#SWAAYthenarrative

Women And Whiskey: Disrupting A Male-Dominated Industry

Business

A new age is dawning on the whiskey industry - revolutionizing the marketing, changing the face of the spirit, and the customer base. A new ingredient has found its way into the luscious recipe of barley, wheat and water. And it's women.


The whiskey industry is as old and as rich in history as the world itself and indeed, was as slow to embrace the female into its ranks as was any other business of note, ever.

Hard alcohol as a singular entity has never been very fond of the woman, whether as producer, seller or consumer, and certainly not as connoisseur. Not until now, in this modern age, have we recognized that women can drink whiskey; do drink whiskey; and will continue to do so, regardless of precious states or fuzzy heads. While it’s never been considered a lady's drink, and while the clearer spirits have always been much more geared to the world’s female population (can we say vodka, seltzer, lime?); the women of today’s world are finding themselves no longer receptive to the stereotypes bequeathed them over the last how many centuries.

During World War II when the majority of male bartenders were away at war, women were finally allowed behind the hallowed enclave for the first time to pour pints and mix cocktails. To the utter amazement of the American population - they were able to do it, and many even liked it! Initially instructed that they would have to leave their posts once the "real" bartenders returned, many of these ladies devoted themselves to retaining their gigs once the men returned, spurning a large debate countrywide as to why they shouldn’t remain back there, having done so well while the men were away.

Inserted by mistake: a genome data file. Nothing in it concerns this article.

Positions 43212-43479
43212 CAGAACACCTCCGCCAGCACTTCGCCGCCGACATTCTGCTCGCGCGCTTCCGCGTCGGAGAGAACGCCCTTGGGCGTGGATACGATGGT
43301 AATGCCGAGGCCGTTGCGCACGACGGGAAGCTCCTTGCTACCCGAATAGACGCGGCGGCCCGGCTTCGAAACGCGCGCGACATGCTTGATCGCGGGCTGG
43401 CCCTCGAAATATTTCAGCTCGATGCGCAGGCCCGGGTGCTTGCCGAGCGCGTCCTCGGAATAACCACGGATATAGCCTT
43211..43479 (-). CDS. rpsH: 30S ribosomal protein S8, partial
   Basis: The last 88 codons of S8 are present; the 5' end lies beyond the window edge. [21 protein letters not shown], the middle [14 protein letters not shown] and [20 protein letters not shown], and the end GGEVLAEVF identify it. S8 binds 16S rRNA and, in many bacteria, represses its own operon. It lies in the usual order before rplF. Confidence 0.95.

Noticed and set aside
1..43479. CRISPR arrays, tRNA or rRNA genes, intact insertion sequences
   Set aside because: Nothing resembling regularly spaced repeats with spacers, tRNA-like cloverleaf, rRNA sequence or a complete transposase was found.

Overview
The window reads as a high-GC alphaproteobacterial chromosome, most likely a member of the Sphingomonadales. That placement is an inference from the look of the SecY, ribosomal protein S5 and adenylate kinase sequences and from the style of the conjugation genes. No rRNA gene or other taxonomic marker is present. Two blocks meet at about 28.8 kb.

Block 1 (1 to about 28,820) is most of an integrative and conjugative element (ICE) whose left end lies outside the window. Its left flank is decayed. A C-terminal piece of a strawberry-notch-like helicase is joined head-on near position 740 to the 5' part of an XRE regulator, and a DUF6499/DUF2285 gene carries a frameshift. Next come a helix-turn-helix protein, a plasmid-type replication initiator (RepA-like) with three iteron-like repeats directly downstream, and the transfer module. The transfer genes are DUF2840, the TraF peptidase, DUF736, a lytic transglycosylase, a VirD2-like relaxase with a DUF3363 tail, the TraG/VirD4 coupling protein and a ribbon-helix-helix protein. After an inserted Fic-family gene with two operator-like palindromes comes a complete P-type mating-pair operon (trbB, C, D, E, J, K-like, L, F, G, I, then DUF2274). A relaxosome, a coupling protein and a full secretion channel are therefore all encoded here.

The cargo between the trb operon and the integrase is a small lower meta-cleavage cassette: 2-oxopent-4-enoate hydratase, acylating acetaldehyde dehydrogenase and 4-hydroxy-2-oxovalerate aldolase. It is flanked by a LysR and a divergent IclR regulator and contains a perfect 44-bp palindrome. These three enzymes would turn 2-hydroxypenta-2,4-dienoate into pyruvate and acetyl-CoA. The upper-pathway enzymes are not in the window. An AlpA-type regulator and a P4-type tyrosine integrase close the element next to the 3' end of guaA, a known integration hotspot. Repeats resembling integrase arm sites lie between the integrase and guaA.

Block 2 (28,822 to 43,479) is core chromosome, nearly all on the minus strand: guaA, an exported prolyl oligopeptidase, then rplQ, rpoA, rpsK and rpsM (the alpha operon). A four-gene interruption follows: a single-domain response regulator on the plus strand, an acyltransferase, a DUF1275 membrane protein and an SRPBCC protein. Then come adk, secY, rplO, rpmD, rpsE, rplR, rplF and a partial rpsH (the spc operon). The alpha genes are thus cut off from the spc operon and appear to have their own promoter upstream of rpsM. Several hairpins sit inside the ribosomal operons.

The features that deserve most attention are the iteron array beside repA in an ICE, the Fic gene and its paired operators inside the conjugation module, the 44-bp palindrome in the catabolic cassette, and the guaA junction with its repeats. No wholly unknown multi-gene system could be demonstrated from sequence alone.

Between religious blows, world wars and government decrees - whiskey has had a spotted love/hate relationship with the modern world and has only in the last 100 years stabilized into a very wealthy and extremely lucrative industry. It was however, and still perhaps is, a man’s business.

A quick Google search will tell you all you need to know about sexism in the whiskey industry. One of the first websites that comes up, realmendrinkwhiskey.com, is labeled as the third most authority on whiskey in the Google directory. But what does that say about the whiskey consumership in a broad sense today? As it turns out, nothing.

In the 70 years that have elapsed since then, women, in defiance of gender roles, stereotype and misogyny have remained firmly behind the bar and have come a long way from their previously tentative and frugal relationship with alcohol.

Jane Maher